News News: Hispanic Studies Spring 2016

A Matter of Accent: Student Research in Linguistics and Hispanic Studies

The fall 2015 issue of The Monitor, Journal of International Studies, published at W&M in order to promote interdisciplinary research among our students, and to contribute to multicultural understanding, features an article by Nicole Fitchett (HISP & Linguistics ’15) on accents among students of English in both Norway and Spain: “Native Language and Cultural Relevance- A Study on the Acquisition of English Phonology“. The initial ideas for the project originated in a personal journey to Norway and during the two semesters of her study abroad experience in Seville, Spain.

Nicole Fitchett ('15)
Nicole Fitchett (’15)

“I visited a friend in Norway one summer and was surprised not only at how well most Norwegians spoke English, but how well they sounded. Many people I met sounded like they could have been born and raised in any U.S. city, and I had a lot of trouble distinguishing the other Americans I met there from the Norwegians- I always had to ask! Then in Sevilla the next year studying abroad I took an advanced phonetics class and I realized just how difficult it was to dig into another language, accent-wise. My interest was piqued, and I decided to dedicate my research grant to exploring the topic more profoundly.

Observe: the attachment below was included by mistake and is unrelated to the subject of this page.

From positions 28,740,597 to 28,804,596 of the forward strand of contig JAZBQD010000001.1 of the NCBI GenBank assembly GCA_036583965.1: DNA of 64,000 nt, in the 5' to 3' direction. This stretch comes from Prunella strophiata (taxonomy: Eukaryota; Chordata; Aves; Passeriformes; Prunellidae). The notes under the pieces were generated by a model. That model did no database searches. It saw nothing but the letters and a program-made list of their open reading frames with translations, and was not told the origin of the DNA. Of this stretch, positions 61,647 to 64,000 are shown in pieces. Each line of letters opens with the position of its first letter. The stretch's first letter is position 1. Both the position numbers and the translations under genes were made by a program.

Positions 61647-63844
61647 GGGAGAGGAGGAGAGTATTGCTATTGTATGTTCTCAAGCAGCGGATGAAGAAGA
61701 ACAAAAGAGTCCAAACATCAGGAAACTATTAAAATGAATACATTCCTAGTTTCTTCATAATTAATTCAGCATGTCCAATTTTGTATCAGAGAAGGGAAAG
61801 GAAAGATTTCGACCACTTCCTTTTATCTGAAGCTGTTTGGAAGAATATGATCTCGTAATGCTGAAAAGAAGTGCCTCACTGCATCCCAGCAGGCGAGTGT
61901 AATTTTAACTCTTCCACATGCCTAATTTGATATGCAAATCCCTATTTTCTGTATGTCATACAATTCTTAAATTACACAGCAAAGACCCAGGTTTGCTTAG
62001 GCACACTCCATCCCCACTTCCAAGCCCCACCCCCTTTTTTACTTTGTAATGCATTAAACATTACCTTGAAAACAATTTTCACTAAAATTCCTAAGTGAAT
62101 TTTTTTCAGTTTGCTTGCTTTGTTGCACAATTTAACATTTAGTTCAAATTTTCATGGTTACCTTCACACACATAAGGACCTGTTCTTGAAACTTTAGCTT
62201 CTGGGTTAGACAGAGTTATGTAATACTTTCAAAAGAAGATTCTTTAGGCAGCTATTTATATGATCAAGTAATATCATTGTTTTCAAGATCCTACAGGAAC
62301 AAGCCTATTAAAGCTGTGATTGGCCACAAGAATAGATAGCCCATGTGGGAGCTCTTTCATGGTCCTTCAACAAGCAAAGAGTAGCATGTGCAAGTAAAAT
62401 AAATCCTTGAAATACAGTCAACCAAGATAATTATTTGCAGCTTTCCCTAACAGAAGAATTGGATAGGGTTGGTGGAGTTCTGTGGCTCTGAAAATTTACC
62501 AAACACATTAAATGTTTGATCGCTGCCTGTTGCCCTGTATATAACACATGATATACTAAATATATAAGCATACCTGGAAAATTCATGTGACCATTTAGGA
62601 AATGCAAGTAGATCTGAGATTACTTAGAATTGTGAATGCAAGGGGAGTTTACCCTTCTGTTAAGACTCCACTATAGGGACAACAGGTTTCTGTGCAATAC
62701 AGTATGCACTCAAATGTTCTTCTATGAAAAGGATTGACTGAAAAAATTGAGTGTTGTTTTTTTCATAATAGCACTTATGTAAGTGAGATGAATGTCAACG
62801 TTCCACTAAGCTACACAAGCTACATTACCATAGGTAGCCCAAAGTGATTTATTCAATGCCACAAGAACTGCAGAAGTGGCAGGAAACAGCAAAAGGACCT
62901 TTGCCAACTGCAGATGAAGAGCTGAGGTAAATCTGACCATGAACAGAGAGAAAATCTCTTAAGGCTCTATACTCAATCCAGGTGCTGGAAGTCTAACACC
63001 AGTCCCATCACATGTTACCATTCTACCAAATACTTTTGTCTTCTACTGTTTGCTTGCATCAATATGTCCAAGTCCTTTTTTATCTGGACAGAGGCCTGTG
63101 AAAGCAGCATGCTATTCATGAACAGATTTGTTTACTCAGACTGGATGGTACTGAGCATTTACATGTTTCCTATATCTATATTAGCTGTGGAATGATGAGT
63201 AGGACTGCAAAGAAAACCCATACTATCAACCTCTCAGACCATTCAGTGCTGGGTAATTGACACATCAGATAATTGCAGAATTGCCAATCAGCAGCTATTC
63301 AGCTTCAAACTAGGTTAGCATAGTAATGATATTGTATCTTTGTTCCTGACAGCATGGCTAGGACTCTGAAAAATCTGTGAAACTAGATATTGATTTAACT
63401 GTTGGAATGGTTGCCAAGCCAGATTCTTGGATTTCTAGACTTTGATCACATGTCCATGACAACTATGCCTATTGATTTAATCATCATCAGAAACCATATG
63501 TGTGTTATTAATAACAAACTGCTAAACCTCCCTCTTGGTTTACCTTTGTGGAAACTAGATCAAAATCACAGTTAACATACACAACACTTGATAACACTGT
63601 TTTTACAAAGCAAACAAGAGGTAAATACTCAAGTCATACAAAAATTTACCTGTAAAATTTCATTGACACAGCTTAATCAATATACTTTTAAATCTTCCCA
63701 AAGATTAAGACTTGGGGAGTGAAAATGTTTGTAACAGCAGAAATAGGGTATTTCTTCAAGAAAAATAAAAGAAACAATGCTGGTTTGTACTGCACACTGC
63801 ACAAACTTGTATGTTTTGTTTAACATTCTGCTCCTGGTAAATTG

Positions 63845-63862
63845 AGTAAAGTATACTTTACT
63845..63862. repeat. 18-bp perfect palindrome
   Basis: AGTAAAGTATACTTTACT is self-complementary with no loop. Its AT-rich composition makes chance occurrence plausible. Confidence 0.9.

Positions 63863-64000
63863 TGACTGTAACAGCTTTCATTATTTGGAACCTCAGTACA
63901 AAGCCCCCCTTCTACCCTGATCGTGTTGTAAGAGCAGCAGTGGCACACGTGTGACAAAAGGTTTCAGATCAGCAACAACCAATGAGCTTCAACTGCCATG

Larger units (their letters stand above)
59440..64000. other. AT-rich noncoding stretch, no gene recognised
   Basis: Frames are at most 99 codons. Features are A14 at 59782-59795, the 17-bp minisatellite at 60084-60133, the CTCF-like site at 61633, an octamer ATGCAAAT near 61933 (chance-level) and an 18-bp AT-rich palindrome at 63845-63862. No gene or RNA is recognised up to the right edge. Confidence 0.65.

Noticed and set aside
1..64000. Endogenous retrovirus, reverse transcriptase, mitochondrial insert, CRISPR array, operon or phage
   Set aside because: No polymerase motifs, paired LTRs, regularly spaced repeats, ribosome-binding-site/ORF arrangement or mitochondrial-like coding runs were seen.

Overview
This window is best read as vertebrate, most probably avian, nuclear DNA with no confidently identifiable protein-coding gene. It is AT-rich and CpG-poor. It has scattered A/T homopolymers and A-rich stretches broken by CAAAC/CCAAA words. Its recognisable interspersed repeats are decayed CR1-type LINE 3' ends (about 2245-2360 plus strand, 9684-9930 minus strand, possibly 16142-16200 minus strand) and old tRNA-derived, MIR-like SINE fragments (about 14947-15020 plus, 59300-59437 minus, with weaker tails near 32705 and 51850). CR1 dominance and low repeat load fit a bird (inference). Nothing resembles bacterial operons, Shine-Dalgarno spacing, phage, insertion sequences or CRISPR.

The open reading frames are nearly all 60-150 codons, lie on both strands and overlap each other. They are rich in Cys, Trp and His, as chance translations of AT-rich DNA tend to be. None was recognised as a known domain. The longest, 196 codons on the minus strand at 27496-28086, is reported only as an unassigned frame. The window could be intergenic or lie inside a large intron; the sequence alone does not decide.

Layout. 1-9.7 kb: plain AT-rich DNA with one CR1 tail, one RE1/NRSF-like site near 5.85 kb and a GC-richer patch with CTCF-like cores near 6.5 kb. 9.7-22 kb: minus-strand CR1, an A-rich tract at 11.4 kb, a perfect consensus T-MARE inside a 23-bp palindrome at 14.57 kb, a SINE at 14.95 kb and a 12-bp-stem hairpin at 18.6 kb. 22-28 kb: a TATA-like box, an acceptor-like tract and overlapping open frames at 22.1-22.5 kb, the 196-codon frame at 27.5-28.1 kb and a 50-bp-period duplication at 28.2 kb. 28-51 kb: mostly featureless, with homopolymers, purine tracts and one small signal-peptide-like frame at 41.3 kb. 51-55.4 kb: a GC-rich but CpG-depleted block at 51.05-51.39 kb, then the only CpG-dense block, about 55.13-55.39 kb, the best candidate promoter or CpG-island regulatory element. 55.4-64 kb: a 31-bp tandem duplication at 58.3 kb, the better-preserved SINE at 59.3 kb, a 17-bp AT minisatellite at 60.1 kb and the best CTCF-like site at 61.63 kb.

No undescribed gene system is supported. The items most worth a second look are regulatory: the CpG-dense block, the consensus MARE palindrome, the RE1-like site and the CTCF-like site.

“I’ve always been interested in the process of language-learning, and at the time that I was researching phonetics was the most relevant to my life. During that period I spent two semesters in Spain over the course of two years and my biggest focus was trying to improve my accent to sound more native (or less foreign, depending on how you look at it). Now I use what I’ve learned to help my students in Galicia improve their pronunciation in English so they can communicate more effectively. It takes a certain amount of finesse because I can’t just tell them to “palatalize!” I have to adapt my explanations to their level of understanding, and I’m still working on it.

Since graduating last May, Nicole has been working in a school in Galicia, in northwest Spain, as a language and culture assistant. She describes her experience as follows:

Fostering intercultural insights in the classroom